THE GAME OF VACCINES EXPLAINED – JAGANNATH CHATTERJEEFri 9:54 am Europe/London, 12 Jun 2020
The Game of Vaccines
by Jagannath Chatterjee
The vaccine industry has a turnover of $25.3 billion and, growing at the rate of 23% in huge developing markets like India, is expected to reach $56.7 billion by 2017. . It has emerged as one of the most lucrative sections of the pharmaceutical industry. How has this happened?
The industry has a unique product, which is highly recommended and patronized by governments. Edward Jenner set the pace when he received a princely sum from King George III. They have a customer base that is truly captive. Many of them actually believe that they need it, with faith based upon a 200-year-old sustained marketing campaign. Those who have woken up, or are in the process of doing so, are herded by tough government rules. The manufacturers cannot even be sued if children get seriously hurt or die, thanks to a 1986 law — a feat recently emulated by Monsanto. The sins of the industry are borne by taxpayer funds and the people whose lives have been devastated by adverse effects.
Pharmaceutical corporations have an extremely committed sales force. Sample these:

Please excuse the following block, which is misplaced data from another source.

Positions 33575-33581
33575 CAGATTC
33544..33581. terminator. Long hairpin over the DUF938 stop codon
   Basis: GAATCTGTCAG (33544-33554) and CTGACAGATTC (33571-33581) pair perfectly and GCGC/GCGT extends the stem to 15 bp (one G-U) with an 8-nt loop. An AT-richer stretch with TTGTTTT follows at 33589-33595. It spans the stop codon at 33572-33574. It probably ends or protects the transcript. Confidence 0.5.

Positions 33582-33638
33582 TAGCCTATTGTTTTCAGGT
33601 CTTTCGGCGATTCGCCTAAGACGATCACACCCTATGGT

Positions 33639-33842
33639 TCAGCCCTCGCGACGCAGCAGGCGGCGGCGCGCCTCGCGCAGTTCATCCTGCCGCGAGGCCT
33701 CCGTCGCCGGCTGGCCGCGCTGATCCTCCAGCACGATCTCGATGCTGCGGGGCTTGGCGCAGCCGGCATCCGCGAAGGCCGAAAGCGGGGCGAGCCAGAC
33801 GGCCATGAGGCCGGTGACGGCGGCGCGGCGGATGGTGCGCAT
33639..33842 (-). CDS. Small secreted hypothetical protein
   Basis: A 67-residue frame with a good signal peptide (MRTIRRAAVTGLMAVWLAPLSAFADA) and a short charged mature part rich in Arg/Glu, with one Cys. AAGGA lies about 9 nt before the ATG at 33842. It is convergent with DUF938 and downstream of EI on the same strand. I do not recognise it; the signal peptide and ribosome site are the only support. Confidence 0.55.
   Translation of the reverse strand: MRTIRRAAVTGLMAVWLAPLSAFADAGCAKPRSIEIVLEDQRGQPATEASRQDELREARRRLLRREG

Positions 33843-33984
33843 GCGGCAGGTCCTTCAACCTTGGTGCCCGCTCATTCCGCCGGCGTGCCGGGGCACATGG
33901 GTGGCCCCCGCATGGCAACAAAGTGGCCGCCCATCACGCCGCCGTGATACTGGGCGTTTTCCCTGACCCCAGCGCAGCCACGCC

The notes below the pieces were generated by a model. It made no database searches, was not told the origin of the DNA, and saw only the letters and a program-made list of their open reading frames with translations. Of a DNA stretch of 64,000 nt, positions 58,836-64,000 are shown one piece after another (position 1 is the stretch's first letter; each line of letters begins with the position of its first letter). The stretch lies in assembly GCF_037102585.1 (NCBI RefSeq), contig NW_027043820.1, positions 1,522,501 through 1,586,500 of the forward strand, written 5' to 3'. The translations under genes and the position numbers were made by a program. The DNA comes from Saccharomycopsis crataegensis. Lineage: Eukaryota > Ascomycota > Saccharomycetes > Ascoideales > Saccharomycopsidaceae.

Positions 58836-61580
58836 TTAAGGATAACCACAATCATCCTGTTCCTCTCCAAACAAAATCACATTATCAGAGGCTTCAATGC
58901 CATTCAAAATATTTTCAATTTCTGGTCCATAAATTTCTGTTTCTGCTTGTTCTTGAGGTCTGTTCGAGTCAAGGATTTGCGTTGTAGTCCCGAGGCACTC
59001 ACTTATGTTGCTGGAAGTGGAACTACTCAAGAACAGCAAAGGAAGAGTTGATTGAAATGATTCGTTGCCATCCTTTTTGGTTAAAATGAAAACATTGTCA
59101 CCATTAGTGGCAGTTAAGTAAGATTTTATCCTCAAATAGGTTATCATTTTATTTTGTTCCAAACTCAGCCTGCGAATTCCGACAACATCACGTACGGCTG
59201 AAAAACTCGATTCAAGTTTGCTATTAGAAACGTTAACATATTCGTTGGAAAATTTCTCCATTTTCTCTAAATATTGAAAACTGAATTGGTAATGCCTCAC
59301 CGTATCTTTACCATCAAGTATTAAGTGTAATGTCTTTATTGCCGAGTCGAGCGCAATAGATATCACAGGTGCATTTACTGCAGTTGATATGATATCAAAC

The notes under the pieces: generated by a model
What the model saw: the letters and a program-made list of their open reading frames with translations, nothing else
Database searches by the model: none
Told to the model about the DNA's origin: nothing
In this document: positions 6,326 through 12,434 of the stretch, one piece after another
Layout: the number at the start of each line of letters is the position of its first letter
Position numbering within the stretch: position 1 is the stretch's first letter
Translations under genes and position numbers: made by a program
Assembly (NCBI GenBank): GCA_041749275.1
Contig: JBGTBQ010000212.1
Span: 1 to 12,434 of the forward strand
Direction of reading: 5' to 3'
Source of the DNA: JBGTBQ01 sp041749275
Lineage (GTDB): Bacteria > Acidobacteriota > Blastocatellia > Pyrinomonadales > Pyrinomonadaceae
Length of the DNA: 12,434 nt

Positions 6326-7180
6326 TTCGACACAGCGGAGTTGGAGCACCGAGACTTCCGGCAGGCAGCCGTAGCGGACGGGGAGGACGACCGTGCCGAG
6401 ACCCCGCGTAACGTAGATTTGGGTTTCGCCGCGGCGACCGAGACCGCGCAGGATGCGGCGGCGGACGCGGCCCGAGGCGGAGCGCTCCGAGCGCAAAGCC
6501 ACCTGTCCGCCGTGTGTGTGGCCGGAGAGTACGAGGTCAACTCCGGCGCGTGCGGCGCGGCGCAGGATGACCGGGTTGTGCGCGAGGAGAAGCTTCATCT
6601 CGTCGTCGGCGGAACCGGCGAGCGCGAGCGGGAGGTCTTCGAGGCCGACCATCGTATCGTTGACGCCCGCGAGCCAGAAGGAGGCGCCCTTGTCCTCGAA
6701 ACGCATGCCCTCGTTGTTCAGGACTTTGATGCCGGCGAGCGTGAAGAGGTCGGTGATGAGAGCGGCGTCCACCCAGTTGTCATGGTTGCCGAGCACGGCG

“We are not ever going to come down that it (vaccines and autism) is a true side effect.” That was Marie McCormick, then Chair of the IOM Committee, addressing the IOM Safety Review Meeting in 2001.
“You can give a child 10,000 vaccines at once.” Yes, you guessed it: Dr Paul Offit, the industry certified vaccine expert giving a vital push to sales figures.
“Vaccines do not cause autism, they cause autism like symptoms.” Julie Gerberding, the previous CDC Chief, speaking to CNN.
“My mandate as I sit here in this group is to make sure at the end of the day that 100,000,000 are immunized.” Dr John Clemens of WHO at the June 2000 Simpsonwood meeting of the CDC, despite knowing that the Verstraeten study being discussed originally showed that just 25 mcg. of thimerosal exposure from a vaccine would make a child 7.62 times more likely to get autism.
What other industry can boast of such champions?
The vaccine industry’s marketing strategy is the envy of all others. They have their own set of rules, religiously followed. Take the case of dengue. There is a vaccine for it in making, and the marketing arm is already flexing its muscles. They’ve already started following the Rules of the Vaccine Game:
Rule 1: Inflate the figures.
The first rule is to make estimates that sound scary and later help in reducing incidence, as it is very easy to reduce figures that are not real in the first place. In case of smallpox, against 131,000 reported cases worldwide, the incidence was estimated to be 15 million, according to the WHO report, “Fifty Years of WHO in the Western Pacific Region”. Recently, for forcing the oral polio vaccine (OPV) on developing nations, 32,419 cases of polio were inflated to 350,000.
Likewise for dengue: The recent estimate, since a vaccine is very near, is 390 million against the earlier estimate of 50-100 million—which was considered high when it was made.